Cookies on this website

We use cookies to ensure that we give you the best experience on our website. If you click 'Accept all cookies' we'll assume that you are happy to receive all cookies and you won't see this message again. If you click 'Reject all non-essential cookies' only necessary cookies providing core functionality such as security, network management, and accessibility will be enabled. Click 'Find out more' for information on how to change your cookie settings.

The speakers will be: Rebecca Inglis, Tony Jefferis and Shakira Morar


Trauma Care in Laos: The unintended consequences of short training courses - Rebecca Inglis

Rebecca is an intensive care registrar who has spent the last two years in the Laos People's Democratic Republic, co-designing a training course for doctors and nurses caring for ICU patients. Her work has focused on critically ill trauma patients in particular, understanding why this patient group has such a high mortality in this setting. She discusses how her observational work has revealed some unexpected answers.


A "Useful(?) Idiot" Goes to Syria - Tony Jefferis

Tony Jefferis, Consultant ENT surgeon, discusses his controversial trip to Syria  with a Medical Education Charity. Tony has been actively involved in postgraduate medical education within and outside of the UK for many years.  Although his aims for this trip were to investigate the medical problems facing the country and how we can help, the British Press felt otherwise!!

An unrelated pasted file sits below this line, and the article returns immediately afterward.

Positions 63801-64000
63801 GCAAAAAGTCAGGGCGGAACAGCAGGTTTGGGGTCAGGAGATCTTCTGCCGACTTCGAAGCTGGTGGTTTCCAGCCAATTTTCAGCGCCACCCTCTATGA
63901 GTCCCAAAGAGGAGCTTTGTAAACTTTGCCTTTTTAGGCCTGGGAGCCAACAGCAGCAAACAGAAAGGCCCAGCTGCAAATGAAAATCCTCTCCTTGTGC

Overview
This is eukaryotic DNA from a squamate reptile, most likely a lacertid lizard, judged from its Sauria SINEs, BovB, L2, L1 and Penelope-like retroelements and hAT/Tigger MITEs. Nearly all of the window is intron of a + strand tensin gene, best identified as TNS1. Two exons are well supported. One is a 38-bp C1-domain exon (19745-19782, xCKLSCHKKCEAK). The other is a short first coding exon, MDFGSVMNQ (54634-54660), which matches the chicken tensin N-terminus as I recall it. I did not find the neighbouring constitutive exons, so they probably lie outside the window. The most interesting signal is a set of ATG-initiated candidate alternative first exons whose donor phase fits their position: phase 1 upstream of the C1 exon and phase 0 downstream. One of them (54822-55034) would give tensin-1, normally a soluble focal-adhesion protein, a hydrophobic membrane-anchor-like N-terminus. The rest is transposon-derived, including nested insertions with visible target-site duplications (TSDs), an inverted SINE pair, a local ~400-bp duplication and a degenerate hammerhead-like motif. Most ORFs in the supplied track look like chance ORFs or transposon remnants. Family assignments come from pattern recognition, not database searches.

Poetry for Peace - The Cracked Jug - Shakira Morar

Winner of the Oxford Poetry for Peace competition. Her poem, The  Cracked Jug, inspired by a 4,000 year-old Mesopotamian jug in the Ashmolean Museum, was transformed into a short film (by Suzanne Cohen) by The Poetry Society and was unveiled for World Poetry Day. Shakira’s poem imagines the jug first being used by a girl to collect water before a cataclysmic event strikes her village, leaving the pot with a crack that would stay with it for the next 4,000 years.  The poem been translated into Arabic and has been published in the Poetry for Peace 2016 Anthology by the Foreign Office.


Refreshments provided.

We look forward to seeing you there!